Will she be given a chance to break heads and bend bones in WWE? Or will Vince McMahon and company water her down? If they aren't ready for her excellence, they need to let her go.
She is a megastar on the way to even bigger things. Wherever she is, she will definitely make history.
Supremely agile, a risk-taker and a groundbreaker, Lita was an exceptional talent.
There have been few American women willing and able to pull off hardcore matches and battles inside a steel cage.
Lita alternated lucha libre-inspired moves with hammering away on her opponent with her fists. Seeing her in action, it's no surprise how popular she became and still is.
Her matches with Trish Stratus are some of the best women’s matches WWE has ever produced.
Though she's busy with her musical endeavors, the wrestling world would be better off if she decided to come back and DDT a few more ladies.
During the '30s, '40s and some of the '50s, Mildred Burke was the undisputed queen of pro wrestling.
Despite performing in front of an audience that considered women's wrestling a sideshow act, Burke was an incredible success and a huge pioneer.
She took on all challengers: men, women and society.
Burke's sustained reign at the top is reminiscent of Bruno Sammartino's long WWE title run.
Her talent and toughness convinced fans that women could in fact wrestle. Without Burke, there's no telling what women's wrestling would look like today.
Aja Kong is an unforgettable force. Her face covered in red and blue warpaint, her gloved hands at the ready, Kong exudes strength.
She has dominated Japanese women's wrestling for years, racking up titles and esteem.
Kong briefly joined the WWE in the mid-'90s, infamously breaking Chaparrita Asari's nose.
Kong spent much of her career with AJW where she compiled some of the greatest matches ever seen. Her battles with Bull Nakano, Manami Toyota and Dynamite Kansai are pure, violent fun.
Will she spend the last few years of her career roaming the independents in Japan or perhaps come to the U.S. and show us how kicking butt is done?
One of the most popular and most successful female wrestlers of all time was also the catalyst for WWE's obsession with turning models into divas.
Stratus started out as a pretty face on the sideline. Once put in the ring, she quickly found her footing and became a compelling worker.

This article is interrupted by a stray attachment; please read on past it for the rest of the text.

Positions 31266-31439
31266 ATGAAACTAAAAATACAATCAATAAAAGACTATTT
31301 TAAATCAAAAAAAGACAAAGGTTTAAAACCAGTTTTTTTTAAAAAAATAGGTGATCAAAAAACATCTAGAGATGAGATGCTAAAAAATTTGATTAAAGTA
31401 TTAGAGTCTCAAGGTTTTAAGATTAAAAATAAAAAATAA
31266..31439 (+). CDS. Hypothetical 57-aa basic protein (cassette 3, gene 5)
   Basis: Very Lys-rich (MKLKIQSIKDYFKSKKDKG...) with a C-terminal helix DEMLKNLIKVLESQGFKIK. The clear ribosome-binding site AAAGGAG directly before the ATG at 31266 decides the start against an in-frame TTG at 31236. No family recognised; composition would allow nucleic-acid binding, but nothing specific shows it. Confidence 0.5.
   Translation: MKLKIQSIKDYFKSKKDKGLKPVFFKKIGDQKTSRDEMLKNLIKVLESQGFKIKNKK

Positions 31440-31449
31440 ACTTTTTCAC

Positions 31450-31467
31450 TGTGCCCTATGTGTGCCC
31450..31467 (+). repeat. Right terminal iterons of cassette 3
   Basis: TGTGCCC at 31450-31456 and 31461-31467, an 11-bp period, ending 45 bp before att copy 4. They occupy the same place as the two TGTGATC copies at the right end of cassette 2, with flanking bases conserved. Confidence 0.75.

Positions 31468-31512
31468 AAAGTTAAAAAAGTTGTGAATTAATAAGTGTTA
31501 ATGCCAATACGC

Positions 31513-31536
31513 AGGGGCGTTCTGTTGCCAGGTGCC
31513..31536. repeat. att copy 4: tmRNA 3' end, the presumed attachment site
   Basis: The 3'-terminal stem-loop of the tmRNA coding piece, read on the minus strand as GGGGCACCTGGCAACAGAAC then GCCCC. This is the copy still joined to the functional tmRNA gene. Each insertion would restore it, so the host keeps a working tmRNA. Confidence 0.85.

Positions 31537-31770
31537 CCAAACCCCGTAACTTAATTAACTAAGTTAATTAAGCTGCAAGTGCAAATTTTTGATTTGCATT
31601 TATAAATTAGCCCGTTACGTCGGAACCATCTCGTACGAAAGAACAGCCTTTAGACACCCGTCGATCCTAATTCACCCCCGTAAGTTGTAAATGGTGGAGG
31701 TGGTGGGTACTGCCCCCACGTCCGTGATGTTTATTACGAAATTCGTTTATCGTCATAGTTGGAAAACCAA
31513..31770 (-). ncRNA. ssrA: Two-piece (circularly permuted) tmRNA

During her seven WWE Women's Championship reigns, she gained a throng of dedicated fans and helped launch the careers of several divas.
There are more talented wrestlers than Trish, but no one combined a marketable look, mic skills and in-ring storytelling like she did. And save for one fabulous wrestler, no one impacted the sport like her either.
The Fabulous Moolah set the standard for every woman to come after her.
She was undoubtedly the best female wrestler for several decades, her prime stretching from the '50s to the '70s.
Hulk Hogan and Bruno Sammartino have nothing on Moolah in terms of sustained success. Her WWE title reign officially lasted for an insane 10,170 days.
Mixing a well-executed technical style with a flash of nastiness, Moolah entertained crowds like few wrestlers ever have.
There is no more influential or iconic female wrestler.
Moolah and Trish may be more well-known to U.S. fans, but Manami Toyota is the most talented female wrestler ever.
She's compiled an astounding 10 five-star matches during career.
Here athleticism alone is enough to rank her among the all-time greats. She leaps from the mat to the top rope like a cat and glides as gracefully as Jimmy Snuka.
Toyota is a powder keg of raw emotion. She entrances an audience with intensity.
And for having such a thin frame, she has surprising strength.
She's often wrestled much larger women and had no issue executing perfect suplexes on them. Her wrestling should be studied by every aspiring female wrestler.